The general rule is: a buyer of registered and titled land need only show that he relied on the face of the title to the property. He need not prove that he made further inquiry for he is not obliged to explore beyond the four corners of the title. However there is an exception to this rule. Such exception is enunciated in the case Uy v. Fule, et. al., to wit:
“To prove good faith, a buyer of registered and titled land need only show that he relied on the face of the title to the property. He need not prove that he made further inquiry for he is not obliged to explore beyond the four corners of the title. Such degree of proof of good faith, however, is sufficient only when the following conditions concur: first, the seller is the registered owner of the land; second, the latter is in possession thereof; and third, at the time of the sale, the buyer was not aware of any claim or interest of some other person in the property, or of any defect or restriction in the title of the seller or in his capacity to convey title to the property. Absent one or two of the foregoing conditions, then the law itself puts the buyer on notice and obliges the latter to exercise a higher degree of diligence by scrutinizing the certificate of title and examining all factual circumstances in order to determine the seller’s title and capacity to transfer any interest in the property. Under such circumstance, it was no longer sufficient for said buyer to merely show that he had relied on the face of the title; he must now also show that he had exercised reasonable precaution by inquiring beyond the title. Failure to exercise such degree of precaution makes him a buyer in bad faith.” (emphasis supplied)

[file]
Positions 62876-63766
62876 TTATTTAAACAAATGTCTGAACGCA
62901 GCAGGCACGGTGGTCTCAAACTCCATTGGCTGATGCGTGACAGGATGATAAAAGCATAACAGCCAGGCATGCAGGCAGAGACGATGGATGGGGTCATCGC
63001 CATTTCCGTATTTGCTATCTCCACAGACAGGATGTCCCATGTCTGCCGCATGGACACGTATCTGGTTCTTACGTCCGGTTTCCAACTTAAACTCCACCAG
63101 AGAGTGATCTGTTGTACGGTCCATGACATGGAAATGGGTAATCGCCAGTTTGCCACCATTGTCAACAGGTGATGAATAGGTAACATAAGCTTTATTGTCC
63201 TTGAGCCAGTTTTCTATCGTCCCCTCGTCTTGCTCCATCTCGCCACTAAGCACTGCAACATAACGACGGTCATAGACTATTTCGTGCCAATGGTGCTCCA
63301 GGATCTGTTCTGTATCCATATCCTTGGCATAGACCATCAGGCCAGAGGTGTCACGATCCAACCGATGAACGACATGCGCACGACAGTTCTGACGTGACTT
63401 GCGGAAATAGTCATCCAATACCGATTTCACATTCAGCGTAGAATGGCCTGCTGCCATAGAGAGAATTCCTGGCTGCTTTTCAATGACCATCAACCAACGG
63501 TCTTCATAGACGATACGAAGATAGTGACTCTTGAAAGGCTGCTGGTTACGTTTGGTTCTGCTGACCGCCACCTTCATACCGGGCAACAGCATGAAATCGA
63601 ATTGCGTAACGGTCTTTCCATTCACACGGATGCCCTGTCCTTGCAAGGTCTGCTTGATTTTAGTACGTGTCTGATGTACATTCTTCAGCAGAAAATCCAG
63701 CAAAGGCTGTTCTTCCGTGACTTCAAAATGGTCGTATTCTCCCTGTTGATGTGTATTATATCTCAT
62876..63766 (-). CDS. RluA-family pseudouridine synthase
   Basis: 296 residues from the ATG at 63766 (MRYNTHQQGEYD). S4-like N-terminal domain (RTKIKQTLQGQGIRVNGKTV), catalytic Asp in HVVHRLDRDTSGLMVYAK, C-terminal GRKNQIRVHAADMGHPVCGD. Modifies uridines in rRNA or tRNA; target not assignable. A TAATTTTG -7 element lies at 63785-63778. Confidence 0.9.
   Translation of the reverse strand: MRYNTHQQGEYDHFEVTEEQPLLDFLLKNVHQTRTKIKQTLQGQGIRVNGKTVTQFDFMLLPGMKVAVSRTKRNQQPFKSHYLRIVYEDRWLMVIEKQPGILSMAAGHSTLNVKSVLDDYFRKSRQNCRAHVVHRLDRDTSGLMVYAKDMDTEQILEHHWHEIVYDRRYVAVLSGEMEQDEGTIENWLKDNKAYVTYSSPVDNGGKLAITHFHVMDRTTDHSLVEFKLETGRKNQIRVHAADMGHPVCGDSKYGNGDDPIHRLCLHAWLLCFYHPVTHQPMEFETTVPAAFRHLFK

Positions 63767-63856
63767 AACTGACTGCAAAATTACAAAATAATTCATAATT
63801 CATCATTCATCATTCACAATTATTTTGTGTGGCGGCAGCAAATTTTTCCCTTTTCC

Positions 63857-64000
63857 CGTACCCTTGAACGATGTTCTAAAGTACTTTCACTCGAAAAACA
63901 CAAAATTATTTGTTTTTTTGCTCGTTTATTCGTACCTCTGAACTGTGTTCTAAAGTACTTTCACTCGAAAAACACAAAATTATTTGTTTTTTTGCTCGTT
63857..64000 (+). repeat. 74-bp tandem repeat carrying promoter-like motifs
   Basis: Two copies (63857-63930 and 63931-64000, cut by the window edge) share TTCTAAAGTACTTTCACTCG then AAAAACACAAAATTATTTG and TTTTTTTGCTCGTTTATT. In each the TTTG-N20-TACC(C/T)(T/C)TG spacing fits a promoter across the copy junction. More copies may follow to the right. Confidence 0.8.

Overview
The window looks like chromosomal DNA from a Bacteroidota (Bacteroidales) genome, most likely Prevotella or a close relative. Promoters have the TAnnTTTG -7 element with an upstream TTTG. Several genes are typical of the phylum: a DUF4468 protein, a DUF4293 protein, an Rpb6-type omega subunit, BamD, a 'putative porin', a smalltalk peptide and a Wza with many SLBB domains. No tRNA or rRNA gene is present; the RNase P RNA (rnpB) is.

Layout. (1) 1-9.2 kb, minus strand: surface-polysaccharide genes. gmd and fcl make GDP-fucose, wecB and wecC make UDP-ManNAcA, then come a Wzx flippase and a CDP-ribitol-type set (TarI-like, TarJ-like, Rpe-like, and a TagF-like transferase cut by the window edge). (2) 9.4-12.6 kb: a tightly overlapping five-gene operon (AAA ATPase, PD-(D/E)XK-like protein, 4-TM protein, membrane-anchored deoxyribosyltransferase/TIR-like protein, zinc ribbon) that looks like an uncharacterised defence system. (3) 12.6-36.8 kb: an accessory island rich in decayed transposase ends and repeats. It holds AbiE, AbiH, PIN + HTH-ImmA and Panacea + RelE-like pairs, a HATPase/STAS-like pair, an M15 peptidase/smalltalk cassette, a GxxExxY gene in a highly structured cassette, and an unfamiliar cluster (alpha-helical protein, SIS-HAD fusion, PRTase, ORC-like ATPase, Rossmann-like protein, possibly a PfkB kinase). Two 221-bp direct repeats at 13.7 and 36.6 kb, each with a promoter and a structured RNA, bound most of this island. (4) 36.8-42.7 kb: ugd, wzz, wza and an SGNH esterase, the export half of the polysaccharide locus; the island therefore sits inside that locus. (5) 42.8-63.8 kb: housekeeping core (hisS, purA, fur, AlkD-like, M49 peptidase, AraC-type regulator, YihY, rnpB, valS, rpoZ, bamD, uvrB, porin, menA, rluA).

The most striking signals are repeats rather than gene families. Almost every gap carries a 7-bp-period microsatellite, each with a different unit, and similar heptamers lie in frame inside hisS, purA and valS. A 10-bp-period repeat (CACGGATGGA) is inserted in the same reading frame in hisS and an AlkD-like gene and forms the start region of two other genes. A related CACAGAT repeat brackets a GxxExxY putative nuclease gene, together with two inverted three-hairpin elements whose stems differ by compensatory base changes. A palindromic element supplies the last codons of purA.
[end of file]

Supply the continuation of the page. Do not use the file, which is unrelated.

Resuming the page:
G.R. No. 164961, June 30, 2014.